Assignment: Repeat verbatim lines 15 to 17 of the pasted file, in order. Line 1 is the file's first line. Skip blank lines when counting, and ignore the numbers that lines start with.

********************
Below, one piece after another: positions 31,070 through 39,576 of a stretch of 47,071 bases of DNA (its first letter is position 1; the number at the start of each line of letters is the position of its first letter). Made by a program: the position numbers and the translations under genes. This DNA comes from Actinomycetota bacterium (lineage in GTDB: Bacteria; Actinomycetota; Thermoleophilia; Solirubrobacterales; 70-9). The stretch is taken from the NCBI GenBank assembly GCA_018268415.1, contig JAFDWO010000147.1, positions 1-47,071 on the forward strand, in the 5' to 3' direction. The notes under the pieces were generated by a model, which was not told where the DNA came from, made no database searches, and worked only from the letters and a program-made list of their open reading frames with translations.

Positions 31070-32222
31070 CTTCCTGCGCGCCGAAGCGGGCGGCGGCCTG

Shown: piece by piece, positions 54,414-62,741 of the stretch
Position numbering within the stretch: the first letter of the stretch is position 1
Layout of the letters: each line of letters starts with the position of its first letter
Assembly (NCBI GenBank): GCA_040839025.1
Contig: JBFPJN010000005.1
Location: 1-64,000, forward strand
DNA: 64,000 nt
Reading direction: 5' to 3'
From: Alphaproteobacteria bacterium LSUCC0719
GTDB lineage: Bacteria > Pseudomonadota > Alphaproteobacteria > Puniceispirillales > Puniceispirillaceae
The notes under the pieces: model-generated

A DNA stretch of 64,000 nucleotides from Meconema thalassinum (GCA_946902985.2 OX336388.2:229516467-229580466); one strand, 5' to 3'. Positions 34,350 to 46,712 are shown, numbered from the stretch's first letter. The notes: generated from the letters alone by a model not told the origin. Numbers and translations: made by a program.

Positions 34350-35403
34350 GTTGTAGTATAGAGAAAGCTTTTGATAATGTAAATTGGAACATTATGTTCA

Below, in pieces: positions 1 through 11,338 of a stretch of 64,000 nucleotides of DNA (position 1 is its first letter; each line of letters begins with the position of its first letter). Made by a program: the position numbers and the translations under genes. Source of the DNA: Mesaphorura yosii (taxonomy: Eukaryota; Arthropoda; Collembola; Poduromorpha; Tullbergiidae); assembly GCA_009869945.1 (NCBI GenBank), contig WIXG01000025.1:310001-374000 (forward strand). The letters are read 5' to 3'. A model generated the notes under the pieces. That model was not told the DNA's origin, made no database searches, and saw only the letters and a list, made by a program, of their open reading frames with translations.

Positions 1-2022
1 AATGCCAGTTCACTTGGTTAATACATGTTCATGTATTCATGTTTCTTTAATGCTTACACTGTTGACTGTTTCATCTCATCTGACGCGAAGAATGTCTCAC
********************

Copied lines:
A DNA stretch of 64,000 nucleotides from Meconema thalassinum (GCA_946902985.2 OX336388.2:229516467-229580466); one strand, 5' to 3'. Positions 34,350 to 46,712 are shown, numbered from the stretch's first letter. The notes: generated from the letters alone by a model not told the origin. Numbers and translations: made by a program.

Positions 34350-35403
34350 GTTGTAGTATAGAGAAAGCTTTTGATAATGTAAATTGGAACATTATGTTCA